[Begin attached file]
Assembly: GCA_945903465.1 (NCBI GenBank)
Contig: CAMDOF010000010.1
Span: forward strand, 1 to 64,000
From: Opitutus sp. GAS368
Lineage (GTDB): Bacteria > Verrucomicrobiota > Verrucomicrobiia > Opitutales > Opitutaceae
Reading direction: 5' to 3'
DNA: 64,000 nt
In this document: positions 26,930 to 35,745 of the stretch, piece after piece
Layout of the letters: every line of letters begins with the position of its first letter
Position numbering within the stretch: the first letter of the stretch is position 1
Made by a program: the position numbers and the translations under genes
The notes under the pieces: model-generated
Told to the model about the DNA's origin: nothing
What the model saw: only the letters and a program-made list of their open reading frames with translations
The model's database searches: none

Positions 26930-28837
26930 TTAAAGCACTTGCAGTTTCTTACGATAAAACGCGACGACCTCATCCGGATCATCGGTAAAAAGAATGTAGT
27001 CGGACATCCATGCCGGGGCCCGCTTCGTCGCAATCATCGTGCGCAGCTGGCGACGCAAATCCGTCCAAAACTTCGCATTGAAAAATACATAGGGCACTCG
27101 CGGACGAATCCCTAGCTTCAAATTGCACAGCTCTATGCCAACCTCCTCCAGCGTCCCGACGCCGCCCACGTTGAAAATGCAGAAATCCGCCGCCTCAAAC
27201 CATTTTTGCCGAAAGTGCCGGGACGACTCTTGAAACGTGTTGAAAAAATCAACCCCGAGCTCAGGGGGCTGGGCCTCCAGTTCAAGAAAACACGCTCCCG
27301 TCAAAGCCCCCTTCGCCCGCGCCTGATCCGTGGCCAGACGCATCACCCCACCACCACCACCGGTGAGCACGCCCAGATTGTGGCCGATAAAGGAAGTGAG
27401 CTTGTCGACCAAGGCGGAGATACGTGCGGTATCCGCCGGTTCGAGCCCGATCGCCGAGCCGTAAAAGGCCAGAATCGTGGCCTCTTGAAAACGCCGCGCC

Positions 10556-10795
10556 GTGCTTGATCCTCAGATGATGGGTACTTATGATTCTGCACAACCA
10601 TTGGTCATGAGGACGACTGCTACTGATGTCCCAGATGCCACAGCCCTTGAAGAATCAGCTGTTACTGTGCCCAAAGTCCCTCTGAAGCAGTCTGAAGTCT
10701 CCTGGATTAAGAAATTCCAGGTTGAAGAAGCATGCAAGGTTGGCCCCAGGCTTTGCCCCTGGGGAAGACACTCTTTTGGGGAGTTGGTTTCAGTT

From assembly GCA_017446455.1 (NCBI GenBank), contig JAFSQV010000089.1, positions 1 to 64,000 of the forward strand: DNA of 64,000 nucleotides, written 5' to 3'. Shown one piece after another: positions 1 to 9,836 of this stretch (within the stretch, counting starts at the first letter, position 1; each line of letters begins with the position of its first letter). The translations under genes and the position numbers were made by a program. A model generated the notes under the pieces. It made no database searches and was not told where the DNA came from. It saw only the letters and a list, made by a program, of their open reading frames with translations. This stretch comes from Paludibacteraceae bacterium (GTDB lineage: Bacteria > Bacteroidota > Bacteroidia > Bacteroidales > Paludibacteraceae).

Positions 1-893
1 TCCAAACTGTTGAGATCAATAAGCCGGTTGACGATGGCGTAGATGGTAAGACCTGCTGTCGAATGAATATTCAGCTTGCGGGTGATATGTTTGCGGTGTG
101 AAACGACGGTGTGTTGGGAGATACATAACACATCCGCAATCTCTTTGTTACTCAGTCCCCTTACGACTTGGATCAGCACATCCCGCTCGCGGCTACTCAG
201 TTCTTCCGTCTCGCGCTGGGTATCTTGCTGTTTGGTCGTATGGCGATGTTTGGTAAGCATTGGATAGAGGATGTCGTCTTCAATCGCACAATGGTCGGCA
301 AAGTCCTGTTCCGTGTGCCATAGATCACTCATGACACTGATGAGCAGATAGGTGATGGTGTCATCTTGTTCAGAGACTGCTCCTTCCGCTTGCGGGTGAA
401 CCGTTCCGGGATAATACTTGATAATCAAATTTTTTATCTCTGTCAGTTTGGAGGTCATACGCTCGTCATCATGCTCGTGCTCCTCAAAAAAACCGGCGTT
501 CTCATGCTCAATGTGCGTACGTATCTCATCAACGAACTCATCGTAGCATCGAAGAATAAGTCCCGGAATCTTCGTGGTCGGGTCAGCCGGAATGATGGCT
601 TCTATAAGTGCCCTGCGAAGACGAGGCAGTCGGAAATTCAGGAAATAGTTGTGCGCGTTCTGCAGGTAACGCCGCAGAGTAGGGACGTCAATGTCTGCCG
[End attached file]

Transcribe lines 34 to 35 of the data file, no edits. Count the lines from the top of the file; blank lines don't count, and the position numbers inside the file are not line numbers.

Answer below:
501 CTCATGCTCAATGTGCGTACGTATCTCATCAACGAACTCATCGTAGCATCGAAGAATAAGTCCCGGAATCTTCGTGGTCGGGTCAGCCGGAATGATGGCT
601 TCTATAAGTGCCCTGCGAAGACGAGGCAGTCGGAAATTCAGGAAATAGTTGTGCGCGTTCTGCAGGTAACGCCGCAGAGTAGGGACGTCAATGTCTGCCG